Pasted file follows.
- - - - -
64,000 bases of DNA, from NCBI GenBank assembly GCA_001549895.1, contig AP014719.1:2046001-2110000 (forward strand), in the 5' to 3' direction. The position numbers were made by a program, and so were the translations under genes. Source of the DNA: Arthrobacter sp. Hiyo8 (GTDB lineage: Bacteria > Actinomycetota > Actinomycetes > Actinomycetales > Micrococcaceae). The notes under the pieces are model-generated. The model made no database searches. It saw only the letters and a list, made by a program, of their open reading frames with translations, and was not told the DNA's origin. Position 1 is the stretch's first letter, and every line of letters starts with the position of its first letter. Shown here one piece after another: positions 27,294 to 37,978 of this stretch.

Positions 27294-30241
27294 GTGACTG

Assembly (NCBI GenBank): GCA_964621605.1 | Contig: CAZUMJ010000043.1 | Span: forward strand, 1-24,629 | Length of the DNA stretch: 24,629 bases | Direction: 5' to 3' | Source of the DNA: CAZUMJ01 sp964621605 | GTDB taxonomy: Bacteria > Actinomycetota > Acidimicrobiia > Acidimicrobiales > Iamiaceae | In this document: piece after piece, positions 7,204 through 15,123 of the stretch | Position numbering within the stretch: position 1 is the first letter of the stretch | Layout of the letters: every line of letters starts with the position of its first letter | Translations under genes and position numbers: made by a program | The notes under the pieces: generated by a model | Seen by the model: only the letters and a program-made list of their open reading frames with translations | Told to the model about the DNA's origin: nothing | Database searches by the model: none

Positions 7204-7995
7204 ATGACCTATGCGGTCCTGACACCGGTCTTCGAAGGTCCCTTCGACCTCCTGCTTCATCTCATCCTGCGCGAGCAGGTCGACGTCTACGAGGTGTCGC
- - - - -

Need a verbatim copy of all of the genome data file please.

64,000 bases of DNA, from NCBI GenBank assembly GCA_001549895.1, contig AP014719.1:2046001-2110000 (forward strand), in the 5' to 3' direction. The position numbers were made by a program, and so were the translations under genes. Source of the DNA: Arthrobacter sp. Hiyo8 (GTDB lineage: Bacteria > Actinomycetota > Actinomycetes > Actinomycetales > Micrococcaceae). The notes under the pieces are model-generated. The model made no database searches. It saw only the letters and a list, made by a program, of their open reading frames with translations, and was not told the DNA's origin. Position 1 is the stretch's first letter, and every line of letters starts with the position of its first letter. Shown here one piece after another: positions 27,294 to 37,978 of this stretch.

Positions 27294-30241
27294 GTGACTG

Assembly (NCBI GenBank): GCA_964621605.1 | Contig: CAZUMJ010000043.1 | Span: forward strand, 1-24,629 | Length of the DNA stretch: 24,629 bases | Direction: 5' to 3' | Source of the DNA: CAZUMJ01 sp964621605 | GTDB taxonomy: Bacteria > Actinomycetota > Acidimicrobiia > Acidimicrobiales > Iamiaceae | In this document: piece after piece, positions 7,204 through 15,123 of the stretch | Position numbering within the stretch: position 1 is the first letter of the stretch | Layout of the letters: every line of letters starts with the position of its first letter | Translations under genes and position numbers: made by a program | The notes under the pieces: generated by a model | Seen by the model: only the letters and a program-made list of their open reading frames with translations | Told to the model about the DNA's origin: nothing | Database searches by the model: none

Positions 7204-7995
7204 ATGACCTATGCGGTCCTGACACCGGTCTTCGAAGGTCCCTTCGACCTCCTGCTTCATCTCATCCTGCGCGAGCAGGTCGACGTCTACGAGGTGTCGC